Bulimia is an illness in which a person binges on food or has regular episodes of overeating and feels a loss of control. The person then uses different methods -- such as vomiting or abusing laxatives -- to prevent weight gain.
Many (but not all) people with bulimia also have anorexia nervosa.
Bulimia nervosa; Binge-purge behavior; Eating disorder - bulimia
Many more women than men have bulimia. The disorder is most common in adolescent girls and young women. The affected person is usually aware that her eating pattern is abnormal and may feel fear or guilt with the binge-purge episodes.
The exact cause of bulimia is unknown. Genetic, psychological, trauma, family, society, or cultural factors may play a role. Bulimia is likely due to more than one factor.
In bulimia, eating binges may occur as often as several times a day for many months.
People with bulimia often eat large amounts of high-calorie foods, usually in secret. People can feel a lack of control over their eating during these episodes.
Binges lead to self-disgust, which causes purging to prevent weight gain. Purging may include:
- Forcing yourself to vomit
- Excessive exercise
- Using laxatives, enemas, or diuretics (water pills)
Purging often brings a sense of relief.
People with bulimia are often at a normal weight, but they may see themselves as being overweight. Because the person's weight is often normal, other people may not notice this eating disorder.
Symptoms that other people can see include:
- Compulsive exercise
- Suddenly eating large amounts of food or buying large amounts of food that disappear right away
- Regularly going to the bathroom right after meals
- Throwing away packages of laxatives, diet pills, emetics (drugs that cause vomiting), or diuretics
Exams and Tests
A dental exam may show cavities or gum infections (such as gingivitis). The enamel of the teeth may be worn away or pitted because of too much exposure to the acid in vomit.
A physical exam may also show:
- Broken blood vessels in the eyes (from the strain of vomiting)
- Dry mouth
- Pouch-like look to the cheeks
- Rashes and pimples
- Small cuts and calluses across the tops of the finger joints from forcing oneself to vomit
Blood tests may show an electrolyte imbalance (such as hypokalemia) or dehydration.
People with bulimia rarely have to go to the hospital, unless they:
- Have anorexia
- Have major depression
- Need drugs to help them stop purging
Most often, a stepped approach is used for patients with bulimia. The treatment approach depends on how severe the bulimia is, and the person's response to treatments:
- Support groups may be helpful for patients with mild conditions who do not have any health problems.
- Cognitive-behavioral therapy (CBT) and nutritional therapy are the first treatments for bulimia that does not respond to support groups.
- Antidepressants known as selective serotonin-reuptake inhibitors (SSRIs) are often used for bulimia. A combination of CBT and SSRIs is very effective if CBT does not work alone.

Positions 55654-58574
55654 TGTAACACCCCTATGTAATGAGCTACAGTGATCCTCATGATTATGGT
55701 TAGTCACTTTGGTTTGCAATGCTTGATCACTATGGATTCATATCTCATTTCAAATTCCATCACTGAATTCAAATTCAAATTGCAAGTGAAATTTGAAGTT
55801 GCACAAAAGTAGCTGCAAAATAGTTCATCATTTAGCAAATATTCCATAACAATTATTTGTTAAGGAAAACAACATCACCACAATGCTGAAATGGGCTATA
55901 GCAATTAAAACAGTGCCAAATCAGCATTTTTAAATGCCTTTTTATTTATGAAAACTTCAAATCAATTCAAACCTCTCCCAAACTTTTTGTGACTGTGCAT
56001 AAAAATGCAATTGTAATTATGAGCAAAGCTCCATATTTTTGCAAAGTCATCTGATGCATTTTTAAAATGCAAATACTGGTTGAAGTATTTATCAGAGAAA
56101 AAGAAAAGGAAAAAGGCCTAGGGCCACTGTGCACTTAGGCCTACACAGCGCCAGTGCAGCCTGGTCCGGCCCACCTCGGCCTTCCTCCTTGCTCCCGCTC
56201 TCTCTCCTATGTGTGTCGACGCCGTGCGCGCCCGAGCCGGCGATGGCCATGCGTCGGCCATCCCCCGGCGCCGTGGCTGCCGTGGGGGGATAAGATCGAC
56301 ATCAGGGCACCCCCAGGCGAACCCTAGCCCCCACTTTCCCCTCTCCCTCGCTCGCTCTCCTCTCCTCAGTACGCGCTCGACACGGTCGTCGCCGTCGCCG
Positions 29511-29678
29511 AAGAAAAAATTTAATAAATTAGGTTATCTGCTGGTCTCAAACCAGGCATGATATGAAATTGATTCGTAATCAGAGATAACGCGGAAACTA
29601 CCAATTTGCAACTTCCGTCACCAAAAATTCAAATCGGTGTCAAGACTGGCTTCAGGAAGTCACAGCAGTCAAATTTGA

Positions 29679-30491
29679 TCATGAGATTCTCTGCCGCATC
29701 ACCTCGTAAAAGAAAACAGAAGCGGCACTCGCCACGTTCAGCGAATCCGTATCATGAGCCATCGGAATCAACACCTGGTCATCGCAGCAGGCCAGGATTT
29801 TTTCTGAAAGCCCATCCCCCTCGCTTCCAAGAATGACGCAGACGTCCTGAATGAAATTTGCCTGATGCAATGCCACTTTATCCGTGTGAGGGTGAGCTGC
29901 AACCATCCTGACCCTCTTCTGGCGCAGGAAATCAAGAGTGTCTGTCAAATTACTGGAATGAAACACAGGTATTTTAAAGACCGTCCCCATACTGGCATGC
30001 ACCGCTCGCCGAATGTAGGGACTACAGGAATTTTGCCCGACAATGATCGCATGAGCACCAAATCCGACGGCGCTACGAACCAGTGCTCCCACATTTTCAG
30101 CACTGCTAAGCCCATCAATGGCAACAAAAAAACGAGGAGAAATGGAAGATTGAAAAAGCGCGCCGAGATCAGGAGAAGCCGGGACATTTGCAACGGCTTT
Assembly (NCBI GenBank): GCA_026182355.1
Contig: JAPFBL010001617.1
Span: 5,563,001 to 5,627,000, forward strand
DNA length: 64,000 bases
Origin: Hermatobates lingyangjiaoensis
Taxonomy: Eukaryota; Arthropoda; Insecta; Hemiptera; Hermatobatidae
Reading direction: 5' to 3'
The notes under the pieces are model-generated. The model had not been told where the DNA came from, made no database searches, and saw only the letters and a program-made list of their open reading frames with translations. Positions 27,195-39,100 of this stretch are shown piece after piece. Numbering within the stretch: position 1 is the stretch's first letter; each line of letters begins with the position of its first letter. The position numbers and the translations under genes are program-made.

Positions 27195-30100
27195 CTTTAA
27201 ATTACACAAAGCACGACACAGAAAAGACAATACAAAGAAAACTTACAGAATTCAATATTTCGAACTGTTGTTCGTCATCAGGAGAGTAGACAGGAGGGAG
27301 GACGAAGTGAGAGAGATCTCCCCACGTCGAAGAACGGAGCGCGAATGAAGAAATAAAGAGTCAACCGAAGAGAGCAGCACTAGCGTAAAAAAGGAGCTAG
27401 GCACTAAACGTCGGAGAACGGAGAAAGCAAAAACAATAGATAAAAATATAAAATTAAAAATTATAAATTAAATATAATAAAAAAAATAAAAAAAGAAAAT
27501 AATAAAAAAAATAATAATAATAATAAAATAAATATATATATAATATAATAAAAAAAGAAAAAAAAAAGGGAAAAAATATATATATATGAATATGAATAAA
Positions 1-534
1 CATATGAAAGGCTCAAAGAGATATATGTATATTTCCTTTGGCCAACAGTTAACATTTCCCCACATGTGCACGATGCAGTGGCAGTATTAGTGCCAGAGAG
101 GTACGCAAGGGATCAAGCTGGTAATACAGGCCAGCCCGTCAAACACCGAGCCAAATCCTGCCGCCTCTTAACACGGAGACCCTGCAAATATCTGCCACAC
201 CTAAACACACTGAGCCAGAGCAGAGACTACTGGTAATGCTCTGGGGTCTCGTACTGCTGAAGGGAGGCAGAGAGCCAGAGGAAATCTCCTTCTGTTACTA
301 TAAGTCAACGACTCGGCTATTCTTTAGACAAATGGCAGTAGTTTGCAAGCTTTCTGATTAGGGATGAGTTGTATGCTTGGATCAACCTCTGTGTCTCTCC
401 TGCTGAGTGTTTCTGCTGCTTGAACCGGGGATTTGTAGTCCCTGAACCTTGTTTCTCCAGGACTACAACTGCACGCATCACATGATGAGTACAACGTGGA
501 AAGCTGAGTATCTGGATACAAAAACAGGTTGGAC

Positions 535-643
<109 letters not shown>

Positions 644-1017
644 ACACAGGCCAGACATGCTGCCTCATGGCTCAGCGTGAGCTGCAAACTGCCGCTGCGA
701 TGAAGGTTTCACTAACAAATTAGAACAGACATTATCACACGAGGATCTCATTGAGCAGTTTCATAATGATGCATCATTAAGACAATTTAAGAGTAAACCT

Patients may drop out of programs if they have unrealistic hopes of being "cured" by therapy alone. Before a program begins, you should know that:
- You will probably need to try many different therapies to overcome this difficult disorder.
- It is common for bulimia to return (relapse), and this is no cause for despair.
- The process is painful, and you and your family will need to work hard.
Self-help groups like Overeaters Anonymous may help some people with bulimia. The American Anorexia/Bulimia Association is a source of information about this disorder.
See: Eating disorders - support group
Bulimia is a long-term illness. Many people will still have some symptoms, even with treatment.
People with fewer medical complications of bulimia, and those who are willing and able to take part in therapy have a better chance of recovery.
Bulimia can be dangerous. It may lead to serious medical complications over time. For example, vomiting over and over again puts stomach acid in the esophagus (the tube from the mouth to the stomach), which can permanently damage this area.
Possible complications include:
- Dental cavities
- Electrolyte imbalances
- Swelling of the throat
- Tears of the esophagus from too much vomiting
When to Contact a Medical Professional
Call for an appointment with your health care provider if you (or your child) have symptoms of an eating disorder.
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Linda J. Vorvick, MD, Medical Director and Director of Didactic Curriculum, MEDEX Northwest Division of Physician Assistant Studies, Department of Family Medicine, UW Medicine, School of Medicine, University of Washington; and Timothy Rogge, MD, Medical Director, Family Medical Psychiatry Center, Kirkland, WA. Also reviewed by David Zieve, MD, MHA, Medical Director, A.D.A.M. Health Solutions, Ebix, Inc.
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